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Recognitions, July 8

  • Wayne Davis, dean of the College of Engineering, has been elected as a fellow of the American Society for Engineering Education (ASEE)—one of the highest honors an engineering educator can receive—in recognition of his contributions as a researcher, teacher, and leader.

  • Researchers at the National Institute for Mathematical and Biological Synthesis (NIMBioS) recently published their research using mathematical modeling to examine granuloma formation in Johne’s disease (a fatal gastrointestinal disease found in animals). Their project was published in Frontiers in MicrobiologyThe study was co-authored by Vitaly Ganusov (assistant professor of microbiology), Shigetoshi Eda (professor of forestry, wildlife and fisheries), and three NIMBioS 2014 Summer Research Experiences (SRE) students: Margaret McDaniel (University of Tennessee), Nitin Krishna (University of Chicago), and Winode Handagama (Maryville College).
  • Claire Stigliani, assistant professor of drawing and painting in the School of Art, recently received a $25,000 grant through the Joan Mitchell Foundation’s Painters and Sculptors Grant Program. She is also in the midst of her first solo museum exhibition.
  • Victoria Niederhauser, dean of the College of Nursing, has been appointed to serve on the National Advisory Council for Accelerating Interprofessional Community-Based Education and Practice.
  • The University of Tennessee has been selected to participate in the White House’s latest National Network for Manufacturing Innovation: the Smart Manufacturing Innovation Institute.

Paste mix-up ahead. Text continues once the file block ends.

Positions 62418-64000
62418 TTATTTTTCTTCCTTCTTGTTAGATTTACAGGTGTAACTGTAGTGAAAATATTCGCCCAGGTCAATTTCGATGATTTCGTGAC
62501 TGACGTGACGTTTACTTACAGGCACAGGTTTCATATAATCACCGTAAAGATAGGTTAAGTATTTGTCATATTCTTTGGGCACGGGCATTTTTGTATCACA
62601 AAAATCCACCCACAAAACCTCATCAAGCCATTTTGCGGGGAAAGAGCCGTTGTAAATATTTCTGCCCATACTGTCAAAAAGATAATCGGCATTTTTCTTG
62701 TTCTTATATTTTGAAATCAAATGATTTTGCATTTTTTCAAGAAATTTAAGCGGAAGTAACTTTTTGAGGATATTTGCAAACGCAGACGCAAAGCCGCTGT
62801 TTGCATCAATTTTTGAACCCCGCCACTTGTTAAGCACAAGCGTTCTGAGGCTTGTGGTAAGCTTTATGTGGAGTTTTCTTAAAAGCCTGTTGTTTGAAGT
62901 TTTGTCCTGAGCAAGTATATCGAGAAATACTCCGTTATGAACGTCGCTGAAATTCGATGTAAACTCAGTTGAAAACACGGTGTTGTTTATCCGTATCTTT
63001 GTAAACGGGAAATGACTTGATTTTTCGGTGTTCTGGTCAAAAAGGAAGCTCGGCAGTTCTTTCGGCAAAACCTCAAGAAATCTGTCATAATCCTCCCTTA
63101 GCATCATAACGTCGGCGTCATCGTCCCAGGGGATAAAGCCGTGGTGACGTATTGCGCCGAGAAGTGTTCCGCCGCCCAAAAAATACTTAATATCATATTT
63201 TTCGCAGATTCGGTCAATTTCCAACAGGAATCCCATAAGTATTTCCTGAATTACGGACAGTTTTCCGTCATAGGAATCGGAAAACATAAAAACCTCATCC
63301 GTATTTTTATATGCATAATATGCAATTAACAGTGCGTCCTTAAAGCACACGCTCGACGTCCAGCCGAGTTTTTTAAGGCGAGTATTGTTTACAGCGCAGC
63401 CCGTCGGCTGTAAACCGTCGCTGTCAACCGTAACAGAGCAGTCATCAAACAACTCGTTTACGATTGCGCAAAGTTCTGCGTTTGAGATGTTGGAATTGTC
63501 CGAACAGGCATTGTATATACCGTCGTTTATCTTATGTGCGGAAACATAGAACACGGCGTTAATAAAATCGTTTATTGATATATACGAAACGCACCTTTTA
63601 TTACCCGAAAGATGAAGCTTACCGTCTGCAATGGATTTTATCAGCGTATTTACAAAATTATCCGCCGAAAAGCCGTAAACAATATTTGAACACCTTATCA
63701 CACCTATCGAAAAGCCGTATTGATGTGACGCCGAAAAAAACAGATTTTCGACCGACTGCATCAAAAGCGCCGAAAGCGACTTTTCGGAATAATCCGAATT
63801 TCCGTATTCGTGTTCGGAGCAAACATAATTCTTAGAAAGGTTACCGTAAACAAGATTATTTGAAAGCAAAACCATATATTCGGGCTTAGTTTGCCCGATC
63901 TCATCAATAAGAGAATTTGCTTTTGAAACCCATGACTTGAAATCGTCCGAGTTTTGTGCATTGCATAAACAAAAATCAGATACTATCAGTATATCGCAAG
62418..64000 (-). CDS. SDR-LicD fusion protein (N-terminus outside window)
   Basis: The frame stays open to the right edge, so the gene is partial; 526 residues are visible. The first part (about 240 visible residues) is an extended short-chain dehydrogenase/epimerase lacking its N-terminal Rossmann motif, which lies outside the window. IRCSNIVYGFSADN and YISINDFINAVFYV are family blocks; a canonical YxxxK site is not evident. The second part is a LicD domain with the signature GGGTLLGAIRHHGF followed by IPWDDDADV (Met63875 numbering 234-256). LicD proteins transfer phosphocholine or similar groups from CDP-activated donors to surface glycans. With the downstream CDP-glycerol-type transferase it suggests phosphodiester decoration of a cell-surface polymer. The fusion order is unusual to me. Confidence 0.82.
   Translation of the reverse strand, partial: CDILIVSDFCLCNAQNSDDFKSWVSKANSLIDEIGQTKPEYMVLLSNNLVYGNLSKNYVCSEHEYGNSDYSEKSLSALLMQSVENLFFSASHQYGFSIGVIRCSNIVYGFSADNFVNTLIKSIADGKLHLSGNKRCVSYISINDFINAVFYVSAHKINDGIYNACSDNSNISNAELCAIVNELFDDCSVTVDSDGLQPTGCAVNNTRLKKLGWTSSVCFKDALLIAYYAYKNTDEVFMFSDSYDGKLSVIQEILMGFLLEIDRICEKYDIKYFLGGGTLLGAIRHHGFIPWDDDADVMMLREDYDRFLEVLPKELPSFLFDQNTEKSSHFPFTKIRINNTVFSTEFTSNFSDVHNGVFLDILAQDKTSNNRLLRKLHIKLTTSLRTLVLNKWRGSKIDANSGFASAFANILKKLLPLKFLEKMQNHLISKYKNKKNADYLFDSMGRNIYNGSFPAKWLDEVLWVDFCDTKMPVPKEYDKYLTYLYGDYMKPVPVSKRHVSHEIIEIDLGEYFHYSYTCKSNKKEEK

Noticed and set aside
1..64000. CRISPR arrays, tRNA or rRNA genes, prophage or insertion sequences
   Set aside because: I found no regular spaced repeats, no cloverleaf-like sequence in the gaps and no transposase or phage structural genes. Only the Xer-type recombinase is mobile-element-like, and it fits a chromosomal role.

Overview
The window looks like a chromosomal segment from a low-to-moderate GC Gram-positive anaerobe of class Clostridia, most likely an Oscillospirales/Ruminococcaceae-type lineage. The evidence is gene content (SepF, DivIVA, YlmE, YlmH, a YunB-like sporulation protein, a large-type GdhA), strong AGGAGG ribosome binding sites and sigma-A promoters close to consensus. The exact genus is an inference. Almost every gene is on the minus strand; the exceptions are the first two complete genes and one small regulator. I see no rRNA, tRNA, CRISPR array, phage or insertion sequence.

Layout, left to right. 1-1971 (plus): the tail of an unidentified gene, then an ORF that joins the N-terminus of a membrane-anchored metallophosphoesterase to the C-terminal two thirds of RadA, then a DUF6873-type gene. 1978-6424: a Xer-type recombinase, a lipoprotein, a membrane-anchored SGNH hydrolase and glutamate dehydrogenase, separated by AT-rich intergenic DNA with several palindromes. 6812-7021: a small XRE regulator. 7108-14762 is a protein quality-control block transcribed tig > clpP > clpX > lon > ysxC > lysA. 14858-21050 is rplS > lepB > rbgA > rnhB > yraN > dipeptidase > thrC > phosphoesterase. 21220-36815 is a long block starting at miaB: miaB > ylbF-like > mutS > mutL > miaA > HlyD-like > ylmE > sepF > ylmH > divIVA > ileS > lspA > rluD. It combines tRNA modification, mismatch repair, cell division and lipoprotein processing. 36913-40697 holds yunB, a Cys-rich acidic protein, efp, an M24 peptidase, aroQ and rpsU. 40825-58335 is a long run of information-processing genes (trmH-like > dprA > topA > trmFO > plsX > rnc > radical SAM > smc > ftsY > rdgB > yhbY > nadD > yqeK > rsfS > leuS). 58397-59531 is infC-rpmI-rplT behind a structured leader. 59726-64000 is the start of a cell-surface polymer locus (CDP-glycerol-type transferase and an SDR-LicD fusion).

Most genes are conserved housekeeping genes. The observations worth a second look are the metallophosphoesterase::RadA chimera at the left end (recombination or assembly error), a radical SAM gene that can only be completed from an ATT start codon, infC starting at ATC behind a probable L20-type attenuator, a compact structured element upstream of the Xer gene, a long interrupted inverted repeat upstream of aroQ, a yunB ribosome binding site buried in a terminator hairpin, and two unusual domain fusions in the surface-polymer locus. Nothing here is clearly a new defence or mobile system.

• Joe Jarret, a lecturer in the Department of Political Science, has won two national awards for his contributions to the field of risk management. The Public Risk Management Association awarded him the Public Risk Magazine Article of the Year for his article Overzealous Zoning: Challenges for the Public Risk Manager and also named him the Public Risk Author of the Year.
  • The 2017 edition of the Fiske Guide to Colleges has named the University of Tennessee one of the “best and most interesting” schools in the United States, Canada, and Britain.
  • The Impact Internship program is a small scholarship program offered through UT’s Center for Career Development providing funding to help students make financial ends meet while working in an unpaid or low-stipend internship that provides valuable professional experience. Four students were named as recipients for this year:
    • Lucy Greer (junior, political science)
    • Chelsea Belcher (senior, environmental soil science)
    • Courtney McCall (master’s student, business analytics)
    • Austin Merical (senior, wildlife and fisheries management)

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